Red Fox in Milwaukee County Wisconsin on July 30, 2015

While birding the lakefront in Milwaukee this morning I came across a Red Fox. This is a kit from this spring and growing fast, getting closer to looking like an adult. It did some hunting in tall grass areas while I was present and it appeared it found some food. Cool to see a Red Fox out midday as I think they are seen less during the day, more very early morning and late evening, just my opinion.

_rIMG_7175_cr

Red Fox

Scientific name: Vulpes vulpes

Type: Mammal

Habitat: Forests, grasslands, mountains, savanna, agricultural lands and deserts. Red Foxes can also adapt to farms, suburban areas and sometimes cities.

Average life span in the wild: 2 to 4 years

Size: Head and body, 18-33.75 inches

Weight: 6.5 to 24 lbs

Diet: Fruit, vegetables, fish, frogs, rabbits, birds and rodents in the wild. If living in a human environment they may include in the diet garbage and pet food.

Range: Northern hemisphere from the arctic circle to Central American. They can also be found in Northern Africa and central Asia.

_rIMG_7068_cr

_rIMG_7052_cr

_rIMG_7033_cr

_rIMG_7149_cr

_rIMG_7081_cr

_rrIMG_7175_cr

_rIMG_7227_cr

_rIMG_7238_cr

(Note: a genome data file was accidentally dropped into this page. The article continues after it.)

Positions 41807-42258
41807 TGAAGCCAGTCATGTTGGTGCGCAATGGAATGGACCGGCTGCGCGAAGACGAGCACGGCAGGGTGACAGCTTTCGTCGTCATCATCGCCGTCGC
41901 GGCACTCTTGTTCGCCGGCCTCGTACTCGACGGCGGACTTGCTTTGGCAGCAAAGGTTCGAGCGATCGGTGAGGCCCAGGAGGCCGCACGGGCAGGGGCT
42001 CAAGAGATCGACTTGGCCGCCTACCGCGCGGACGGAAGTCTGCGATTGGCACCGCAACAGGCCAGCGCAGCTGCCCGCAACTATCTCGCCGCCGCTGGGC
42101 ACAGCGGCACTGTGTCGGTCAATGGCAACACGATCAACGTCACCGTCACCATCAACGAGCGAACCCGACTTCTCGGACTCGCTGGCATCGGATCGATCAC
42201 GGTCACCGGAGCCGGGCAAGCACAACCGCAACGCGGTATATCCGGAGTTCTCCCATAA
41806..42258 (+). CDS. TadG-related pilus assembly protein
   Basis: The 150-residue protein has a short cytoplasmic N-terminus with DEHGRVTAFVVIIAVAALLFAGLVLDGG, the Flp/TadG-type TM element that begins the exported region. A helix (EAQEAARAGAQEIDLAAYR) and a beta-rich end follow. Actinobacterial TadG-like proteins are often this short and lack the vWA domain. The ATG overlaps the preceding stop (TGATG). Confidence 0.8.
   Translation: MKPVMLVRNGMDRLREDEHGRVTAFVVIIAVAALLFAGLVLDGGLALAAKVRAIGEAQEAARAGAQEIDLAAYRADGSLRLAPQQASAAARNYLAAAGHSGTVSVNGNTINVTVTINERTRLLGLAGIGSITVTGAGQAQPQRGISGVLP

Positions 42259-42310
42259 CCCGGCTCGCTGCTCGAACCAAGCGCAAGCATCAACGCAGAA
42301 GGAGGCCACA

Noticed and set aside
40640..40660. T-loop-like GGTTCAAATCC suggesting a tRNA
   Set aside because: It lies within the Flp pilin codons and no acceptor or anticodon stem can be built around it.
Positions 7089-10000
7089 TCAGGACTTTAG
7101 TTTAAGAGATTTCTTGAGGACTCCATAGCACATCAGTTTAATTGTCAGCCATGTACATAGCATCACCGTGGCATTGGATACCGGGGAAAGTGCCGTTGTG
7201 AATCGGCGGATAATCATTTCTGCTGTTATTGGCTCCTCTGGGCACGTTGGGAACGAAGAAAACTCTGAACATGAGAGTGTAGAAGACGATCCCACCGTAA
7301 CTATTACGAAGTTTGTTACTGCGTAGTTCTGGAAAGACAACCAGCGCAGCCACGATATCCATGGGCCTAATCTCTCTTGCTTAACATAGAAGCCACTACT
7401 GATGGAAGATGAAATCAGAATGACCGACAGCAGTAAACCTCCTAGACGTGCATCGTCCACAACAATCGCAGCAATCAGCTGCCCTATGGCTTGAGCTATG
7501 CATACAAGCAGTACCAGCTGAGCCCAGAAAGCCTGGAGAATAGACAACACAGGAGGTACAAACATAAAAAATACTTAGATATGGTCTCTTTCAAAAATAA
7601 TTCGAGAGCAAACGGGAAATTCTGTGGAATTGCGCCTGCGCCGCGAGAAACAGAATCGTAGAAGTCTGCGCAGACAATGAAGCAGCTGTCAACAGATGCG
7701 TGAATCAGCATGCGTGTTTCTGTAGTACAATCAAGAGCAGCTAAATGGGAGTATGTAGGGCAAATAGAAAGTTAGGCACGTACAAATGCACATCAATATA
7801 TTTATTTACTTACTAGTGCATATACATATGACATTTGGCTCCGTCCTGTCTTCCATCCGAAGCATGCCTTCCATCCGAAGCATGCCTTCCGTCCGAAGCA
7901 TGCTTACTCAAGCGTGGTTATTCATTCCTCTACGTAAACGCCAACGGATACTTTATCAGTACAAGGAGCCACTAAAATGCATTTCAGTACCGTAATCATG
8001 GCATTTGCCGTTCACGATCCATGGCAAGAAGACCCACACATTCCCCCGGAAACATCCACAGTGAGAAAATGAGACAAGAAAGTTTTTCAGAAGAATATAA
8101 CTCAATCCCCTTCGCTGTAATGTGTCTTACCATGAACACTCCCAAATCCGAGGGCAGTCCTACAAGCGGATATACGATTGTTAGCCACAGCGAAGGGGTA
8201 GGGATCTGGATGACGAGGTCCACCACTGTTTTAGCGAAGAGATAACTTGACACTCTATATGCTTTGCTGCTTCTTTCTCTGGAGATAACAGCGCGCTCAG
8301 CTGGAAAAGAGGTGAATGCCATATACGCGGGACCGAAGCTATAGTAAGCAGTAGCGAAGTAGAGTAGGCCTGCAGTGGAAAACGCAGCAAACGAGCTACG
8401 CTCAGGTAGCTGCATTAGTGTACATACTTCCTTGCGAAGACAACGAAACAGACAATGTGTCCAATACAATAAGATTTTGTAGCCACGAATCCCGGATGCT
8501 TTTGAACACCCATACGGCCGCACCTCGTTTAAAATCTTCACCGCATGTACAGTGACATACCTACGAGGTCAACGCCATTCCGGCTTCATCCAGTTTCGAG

Tagged . Bookmark the permalink.

About admin

Window to Wildlife features the photography of Jim Edlhuber. A lifelong native of Wisconsin, Jim has been photographing wildlife for 20 years. He considers himself an avid photographer and is always trying to capture nature and wildlife through his lens. He is in several photography clubs and has won numerous awards for his work. In recent years, Jim has focused mostly on birding photography and finds it to be the most challenging.

One Response to Red Fox in Milwaukee County Wisconsin on July 30, 2015

  1. Mary Lee Agnew says:

    Wonderful photos Jim. I have been observing this family of foxes for many years. The fox in your photos is a female kit born this past March. While it is not common to see an adult fox during day time hours it is common to see the kits. This kit is also suffering early stages mange.

Leave a Reply

Your email address will not be published.